"It is just a bonkers proposal that undermines economic growth," and which reflects a "populist interpretation of the crisis," a British diplomat said, in a rare display of exasperation.
The unusually heated comments came ahead of a meeting of EU finance ministers on Tuesday (4 October) that will provide a first opportunity to exchange views on the Commission's FTT proposal.
In his state of the union speech on Wednesday, European Commission President José Manuel Barroso unveiled proposals for a Financial Transaction Tax, saying it could generate some €55 billion per year for cash-strapped EU governments.
Barroso explained that the proposal was "a question of fairness" for EU taxpayers, who – via their national governments – had granted aid or guarantees for the financial sector to the tune of €4.6 trillion.
"If our farmers, if our workers, if all the sectors of the economy … pay a contribution to the society also the banking sector should make a contribution to the society," Barroso thundered amid applause from lawmakers in the European Parliament.
But a diplomat from one of the 27 EU member states disputed Barroso's claim that the tax could raise €55 billion, saying the Commission did not provide a credible analysis of the tax's incidence on the real economy. "You can prove anything with statistics," he said.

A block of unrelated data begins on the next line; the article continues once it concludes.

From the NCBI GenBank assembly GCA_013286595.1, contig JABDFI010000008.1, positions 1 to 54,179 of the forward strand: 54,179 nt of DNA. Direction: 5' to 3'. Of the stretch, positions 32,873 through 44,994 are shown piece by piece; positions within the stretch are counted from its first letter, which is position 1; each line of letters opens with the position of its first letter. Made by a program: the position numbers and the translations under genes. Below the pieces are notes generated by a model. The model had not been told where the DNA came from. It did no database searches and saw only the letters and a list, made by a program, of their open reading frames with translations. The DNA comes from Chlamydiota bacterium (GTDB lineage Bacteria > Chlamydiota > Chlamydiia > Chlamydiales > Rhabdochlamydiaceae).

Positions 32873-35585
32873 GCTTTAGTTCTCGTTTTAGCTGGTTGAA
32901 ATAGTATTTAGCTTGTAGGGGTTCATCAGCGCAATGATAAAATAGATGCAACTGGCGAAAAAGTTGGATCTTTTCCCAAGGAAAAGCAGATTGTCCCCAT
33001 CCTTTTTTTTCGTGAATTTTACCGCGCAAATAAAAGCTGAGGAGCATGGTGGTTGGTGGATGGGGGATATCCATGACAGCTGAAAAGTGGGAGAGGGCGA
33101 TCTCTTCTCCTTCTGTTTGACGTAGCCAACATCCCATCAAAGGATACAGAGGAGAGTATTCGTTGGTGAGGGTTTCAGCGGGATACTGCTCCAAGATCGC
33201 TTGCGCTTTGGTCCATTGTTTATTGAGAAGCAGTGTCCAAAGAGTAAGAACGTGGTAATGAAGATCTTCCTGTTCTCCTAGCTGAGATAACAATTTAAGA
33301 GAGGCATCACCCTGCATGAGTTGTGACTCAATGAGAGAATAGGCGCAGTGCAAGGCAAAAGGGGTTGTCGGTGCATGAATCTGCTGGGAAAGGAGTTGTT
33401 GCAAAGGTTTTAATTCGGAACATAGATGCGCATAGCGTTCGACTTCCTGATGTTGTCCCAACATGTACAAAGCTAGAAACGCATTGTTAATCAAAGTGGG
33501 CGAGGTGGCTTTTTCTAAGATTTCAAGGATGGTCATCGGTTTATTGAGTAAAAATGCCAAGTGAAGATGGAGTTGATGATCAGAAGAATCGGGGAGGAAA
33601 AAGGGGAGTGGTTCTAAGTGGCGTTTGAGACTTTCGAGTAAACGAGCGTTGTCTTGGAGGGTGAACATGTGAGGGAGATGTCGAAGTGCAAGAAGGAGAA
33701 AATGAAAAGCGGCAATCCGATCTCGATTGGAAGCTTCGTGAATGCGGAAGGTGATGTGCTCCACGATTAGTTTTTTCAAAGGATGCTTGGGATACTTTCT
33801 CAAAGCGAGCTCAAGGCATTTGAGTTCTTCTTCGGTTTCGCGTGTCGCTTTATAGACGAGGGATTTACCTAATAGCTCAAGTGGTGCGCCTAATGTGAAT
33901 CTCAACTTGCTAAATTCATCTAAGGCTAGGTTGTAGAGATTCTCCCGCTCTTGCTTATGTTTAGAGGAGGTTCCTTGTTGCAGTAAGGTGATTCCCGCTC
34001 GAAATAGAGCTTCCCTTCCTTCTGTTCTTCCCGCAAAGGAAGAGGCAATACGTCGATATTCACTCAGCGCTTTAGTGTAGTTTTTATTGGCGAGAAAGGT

"The last thing the eurozone needs is a proposal that is going to knock out 1.76% of GDP and cost quite a few jobs," said an EU member state diplomat, speaking to the press on Thursday (29 September).
The diplomat did not rule out that his country could sign up to a tax if it was applied at a global level but said it would not want the Commission in the driving seat. "We would accept something if it was global but we would want experts ... to design it," he said.
"You can't have tax without proper representation," he concluded, referring to the Republican 'Tea Party' movement in the United States.